The Nation is well written and read by itself, the Nation has the potential to harden your brain into lockstep with the arguments of the leftwing. It also has the potential to open you brain if you find yourself in a rightwing routine.
Get it, read it and then find a balance.
The author of the Declaration of Independence and promoter of a bill of rights for the U.S. Constitution, Thomas Jefferson once wrote: "I read no newspaper now but Ritchie's, and in that chiefly the advertisements, for they contain the only truths to be relied on in a newspaper." [Letter to Nathaniel Macon, January 12, 1819]
The Nation is not a newspaper. Rather it is a weekly compilation of informed opinion and investigative reportage that reports what the main stream press and infotainment TV doesn't dare to. Those Americans whose minds have been addled by a steady stream of ideological propaganda and lies call The Nation "left wing," "liberal," "radical," etc., etc.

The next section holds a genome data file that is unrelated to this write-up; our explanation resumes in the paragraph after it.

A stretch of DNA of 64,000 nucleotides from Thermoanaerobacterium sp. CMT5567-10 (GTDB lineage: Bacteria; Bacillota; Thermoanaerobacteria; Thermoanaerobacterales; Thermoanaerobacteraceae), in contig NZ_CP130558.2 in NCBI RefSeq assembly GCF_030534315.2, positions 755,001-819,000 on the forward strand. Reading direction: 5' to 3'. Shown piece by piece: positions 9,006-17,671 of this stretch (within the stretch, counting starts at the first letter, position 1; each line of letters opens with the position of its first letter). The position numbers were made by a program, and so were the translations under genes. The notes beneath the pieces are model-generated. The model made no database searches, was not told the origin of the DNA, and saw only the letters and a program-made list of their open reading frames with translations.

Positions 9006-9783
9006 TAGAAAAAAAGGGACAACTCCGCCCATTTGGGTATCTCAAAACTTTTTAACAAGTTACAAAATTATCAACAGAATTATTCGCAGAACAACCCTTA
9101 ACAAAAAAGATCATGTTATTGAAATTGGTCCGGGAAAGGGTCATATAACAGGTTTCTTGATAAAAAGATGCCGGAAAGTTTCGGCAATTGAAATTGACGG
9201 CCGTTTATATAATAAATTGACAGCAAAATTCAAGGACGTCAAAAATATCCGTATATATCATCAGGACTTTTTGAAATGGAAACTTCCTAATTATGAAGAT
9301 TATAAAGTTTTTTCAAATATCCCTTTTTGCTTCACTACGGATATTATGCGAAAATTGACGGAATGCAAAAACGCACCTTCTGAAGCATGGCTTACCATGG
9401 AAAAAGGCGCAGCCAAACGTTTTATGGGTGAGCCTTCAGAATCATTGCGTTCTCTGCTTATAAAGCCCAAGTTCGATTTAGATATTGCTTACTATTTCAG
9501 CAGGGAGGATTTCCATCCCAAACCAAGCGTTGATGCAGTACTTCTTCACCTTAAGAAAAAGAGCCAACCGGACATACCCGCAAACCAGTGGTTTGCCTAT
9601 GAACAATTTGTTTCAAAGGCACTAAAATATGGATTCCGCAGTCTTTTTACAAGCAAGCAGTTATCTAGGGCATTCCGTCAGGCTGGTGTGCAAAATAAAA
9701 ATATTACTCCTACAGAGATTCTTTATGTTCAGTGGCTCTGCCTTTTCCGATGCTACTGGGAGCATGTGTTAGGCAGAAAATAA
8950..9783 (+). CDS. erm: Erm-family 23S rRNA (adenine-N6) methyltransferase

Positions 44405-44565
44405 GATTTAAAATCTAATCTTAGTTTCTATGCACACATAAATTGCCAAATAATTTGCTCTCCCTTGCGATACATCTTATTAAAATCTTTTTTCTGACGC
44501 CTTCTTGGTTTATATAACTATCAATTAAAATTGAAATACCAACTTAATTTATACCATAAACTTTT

Plato had written 2,300 years ago his Allegory of the Cave: "Behold! human beings living in an underground den, which has a mouth open towards the light and reaching all along the den; here they have been from their childhood, and have their legs and necks chained so that they cannot move, and can only see before them, being prevented by the chains from turning round their heads." Plato's "punchline" was "... And if he is compelled to look straight at the light, will he not have a pain in his eyes which will make him turn away to take refuge in the objects of vision which he can see, and which he will conceive to be in reality clearer than the things which are now being shown to him?"